Love at first sight isn't just for lovers, and making new best friends isn't just for the first day of school or your summer trip to Europe.
If you've ever wondered why it's gotten harder to make new best friends as an adult, you're not alone.
We've all had experiences of instant, deep connection or as my friend recently called it, “insta-besties,” and many of us wonder why those moments seem few and far between as we get older.
I've experienced what seems like “instant connection” throughout my life, but it's usually not on a normal, routine day.
So what's actually going on here?
Why is it that we form instant, intimate and lasting connections at certain points in our life and then go years without anything happening?
Have we lost the ability to make new friends as adults?
Not quite. It's not a coincidence that we form intense connections in times of transition.
“Quickset intimacy” occurs in times of transition as a result of the shift in your psychology that occurs with extreme environmental change.
It's the state of mind and the accompanying behaviors which allow you to open up, connect, relate and bond.
The good news is if you take the time to understand how you approach connections and relationships, you can take contextual behaviors and apply them to your life.
Here are five steps to create new connections in your everyday life:
1. Be present and in the moment.
Being present and in the moment is necessary to create a real connection with anyone.
Presence, or lack thereof, is why a first date where everyone talks about their job is boring, but one where you're people watching is fun. One has to do with routines, and the other with the present moment.
When you're in a new place -- country, school, job -- or even on a first date, you're so overwhelmed about the current situation you find yourself talking about what's going on in front of you, instead of complaining or thinking of something else.
You're much more present than you usually are and this presence creates the conditions necessary to form intense connections.
You can start to create magical moments by simply communicating what's going on in front of you.
Take notice of your environment and what emotions you and your conversation partner are experiencing, and talk about them.
2. Create experiences of shared adversity or novelty.
Not only does adversity bring you into the present moment, but it also creates a “shared struggle” with whoever you're sharing the experience with.
If you've ever seen the movie "Speed," you know Keanu Reeves and Sandra Bullock got it on after their terrifying ordeal.
The shared struggle and the adrenaline from tackling a problem together can do wonders to bring you closer to people.
If you want to build a deeper relationship with someone, work toward a common goal. Choose one that will challenge you and test what you're made of.
3. Spend more time with people.
In the age of Tinder, it's easy to write someone off after meeting them once. But how much do you really know about someone after only one meeting?
Psychologists have repeatedly found one of the biggest indicators of a relationship is how much time we spend in the physical proximity of the other person.
It's why in past times, we often found our mates through school, work or church, and why our adult friends are often people we live with, work with or generally spend time with.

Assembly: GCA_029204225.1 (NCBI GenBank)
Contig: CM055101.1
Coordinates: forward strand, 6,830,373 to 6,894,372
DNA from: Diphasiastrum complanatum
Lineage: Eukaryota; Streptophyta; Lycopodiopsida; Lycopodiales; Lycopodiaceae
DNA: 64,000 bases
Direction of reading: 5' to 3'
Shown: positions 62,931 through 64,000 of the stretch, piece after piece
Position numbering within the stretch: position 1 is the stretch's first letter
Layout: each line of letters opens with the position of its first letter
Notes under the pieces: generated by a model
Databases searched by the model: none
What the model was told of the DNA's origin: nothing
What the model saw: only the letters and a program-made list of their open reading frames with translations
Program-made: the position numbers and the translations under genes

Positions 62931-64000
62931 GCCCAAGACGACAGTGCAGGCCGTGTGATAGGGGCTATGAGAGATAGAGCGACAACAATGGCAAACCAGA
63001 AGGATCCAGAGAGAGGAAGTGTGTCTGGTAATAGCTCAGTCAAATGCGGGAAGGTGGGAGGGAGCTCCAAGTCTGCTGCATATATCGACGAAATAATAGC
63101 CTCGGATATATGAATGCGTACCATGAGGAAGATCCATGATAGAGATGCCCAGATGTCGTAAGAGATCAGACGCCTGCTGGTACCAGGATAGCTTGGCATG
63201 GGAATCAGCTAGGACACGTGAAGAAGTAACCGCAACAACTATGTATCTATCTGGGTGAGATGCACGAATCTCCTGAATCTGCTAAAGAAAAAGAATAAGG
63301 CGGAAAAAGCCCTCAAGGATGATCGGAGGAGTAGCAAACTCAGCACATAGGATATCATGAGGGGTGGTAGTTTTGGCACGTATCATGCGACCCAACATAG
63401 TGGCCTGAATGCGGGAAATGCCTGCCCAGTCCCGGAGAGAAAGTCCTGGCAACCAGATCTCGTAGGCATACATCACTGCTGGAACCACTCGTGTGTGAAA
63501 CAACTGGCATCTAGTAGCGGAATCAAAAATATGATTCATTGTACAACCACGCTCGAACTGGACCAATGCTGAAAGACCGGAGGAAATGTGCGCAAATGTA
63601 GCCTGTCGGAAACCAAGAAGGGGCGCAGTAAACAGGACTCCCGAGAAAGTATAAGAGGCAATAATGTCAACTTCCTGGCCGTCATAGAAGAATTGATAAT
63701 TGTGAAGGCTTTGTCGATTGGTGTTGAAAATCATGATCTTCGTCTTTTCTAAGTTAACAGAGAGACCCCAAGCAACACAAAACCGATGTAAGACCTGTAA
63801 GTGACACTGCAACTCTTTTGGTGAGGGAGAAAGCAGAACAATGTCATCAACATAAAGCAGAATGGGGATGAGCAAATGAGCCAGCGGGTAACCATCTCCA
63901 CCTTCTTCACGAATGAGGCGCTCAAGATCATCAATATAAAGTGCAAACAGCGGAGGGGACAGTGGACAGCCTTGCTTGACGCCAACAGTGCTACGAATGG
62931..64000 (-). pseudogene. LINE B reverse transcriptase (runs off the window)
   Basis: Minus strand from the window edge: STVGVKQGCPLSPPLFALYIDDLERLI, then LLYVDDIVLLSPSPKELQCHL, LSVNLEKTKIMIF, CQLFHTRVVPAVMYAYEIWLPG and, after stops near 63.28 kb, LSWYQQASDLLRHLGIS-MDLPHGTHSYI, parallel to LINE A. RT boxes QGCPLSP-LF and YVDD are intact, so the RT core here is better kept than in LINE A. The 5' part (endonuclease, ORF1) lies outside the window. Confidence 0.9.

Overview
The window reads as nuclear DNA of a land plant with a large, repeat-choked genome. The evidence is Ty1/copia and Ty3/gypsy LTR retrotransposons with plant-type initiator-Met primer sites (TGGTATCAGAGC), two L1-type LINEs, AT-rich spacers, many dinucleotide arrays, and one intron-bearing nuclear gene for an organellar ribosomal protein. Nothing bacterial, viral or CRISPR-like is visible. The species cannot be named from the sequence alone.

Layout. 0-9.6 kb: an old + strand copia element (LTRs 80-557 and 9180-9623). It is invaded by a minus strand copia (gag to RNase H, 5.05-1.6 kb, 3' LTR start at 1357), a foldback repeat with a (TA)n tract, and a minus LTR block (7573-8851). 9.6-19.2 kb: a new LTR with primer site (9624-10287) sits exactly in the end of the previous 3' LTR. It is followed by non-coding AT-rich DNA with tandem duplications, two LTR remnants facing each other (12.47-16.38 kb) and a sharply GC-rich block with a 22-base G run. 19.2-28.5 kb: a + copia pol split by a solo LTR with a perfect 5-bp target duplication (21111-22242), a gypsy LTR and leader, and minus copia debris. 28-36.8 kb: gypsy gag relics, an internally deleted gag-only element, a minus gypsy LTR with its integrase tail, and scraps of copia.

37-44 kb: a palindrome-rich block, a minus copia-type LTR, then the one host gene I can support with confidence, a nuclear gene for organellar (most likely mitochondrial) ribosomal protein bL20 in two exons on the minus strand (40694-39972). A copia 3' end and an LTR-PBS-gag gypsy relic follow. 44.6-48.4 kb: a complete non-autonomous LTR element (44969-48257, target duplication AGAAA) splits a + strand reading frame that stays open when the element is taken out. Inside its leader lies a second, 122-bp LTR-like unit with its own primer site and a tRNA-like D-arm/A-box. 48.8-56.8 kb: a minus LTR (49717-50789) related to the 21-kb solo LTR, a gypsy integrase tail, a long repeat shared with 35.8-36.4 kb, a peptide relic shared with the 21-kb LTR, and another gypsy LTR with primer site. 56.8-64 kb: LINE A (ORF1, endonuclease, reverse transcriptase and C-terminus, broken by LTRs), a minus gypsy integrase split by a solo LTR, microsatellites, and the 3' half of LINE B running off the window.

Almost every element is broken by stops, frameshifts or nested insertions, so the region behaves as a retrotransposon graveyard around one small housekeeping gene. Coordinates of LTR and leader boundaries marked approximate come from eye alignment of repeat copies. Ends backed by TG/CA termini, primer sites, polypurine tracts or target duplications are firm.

Give people a chance, and if you meet a new friend make an effort to repeatedly spend time with them in new environments before judging the relationship.
Sometimes it really does take more than one date to feel a connection.
4. Seek out commonalities and shared values.
One of the strongest indicators of who we'll like is our shared values. As humans, we tend to like people who are like us or who are how we want to be.
You like pizza? Me too, let's be friends. Donald Trump's popularity scares you? Me too, let's hangout. You want to take over the world? We're going to get along just fine.
But according to the book "Click" by Ori and Ram Brafman (which draws on the research of Donn Byrne, PhD) it doesn't matter which topics underlay the similarity -- it's the degree of similarity that's important.
This means you might disagree with your new friend on the existence of God, or a woman's right to choose, but still enjoy the same TV shows, eat the same food and read the same books. And you get along just fine.
One thing we can agree on is this: The more shared values, the more likely you are to bond.
So ask your conversation partner questions to uncover what you have in common, even if it's similar taste in food, movies or weird sexual fetishes.
The more the better.
5. Let yourself be vulnerable.
When it comes down to it, deep connections are built on intimacy.
Intimacy is sharing your reality with someone else and knowing you're safe, and them being able to share their reality with you and also be safe.
In order to be intimate, you have to be vulnerable, which means exposing yourself emotionally.
Once you're vulnerable with someone, and they react in a way that makes you feel safe, the conditions necessary for trust and intimacy form.
If you're open and honest with someone first, they're much more likely to be open and honest with you.
Volunteer less than flattering information about yourself. Ask risky questions. Be painfully honest about yourself, your thoughts, your fears and your flaws. It's likely your conversation partner will feel inspired by your openness.
Maintain awareness of social cues, and give the relationship time to progress, but break the intimacy ice and the relationship will progress a lot faster in whatever direction it's heading.
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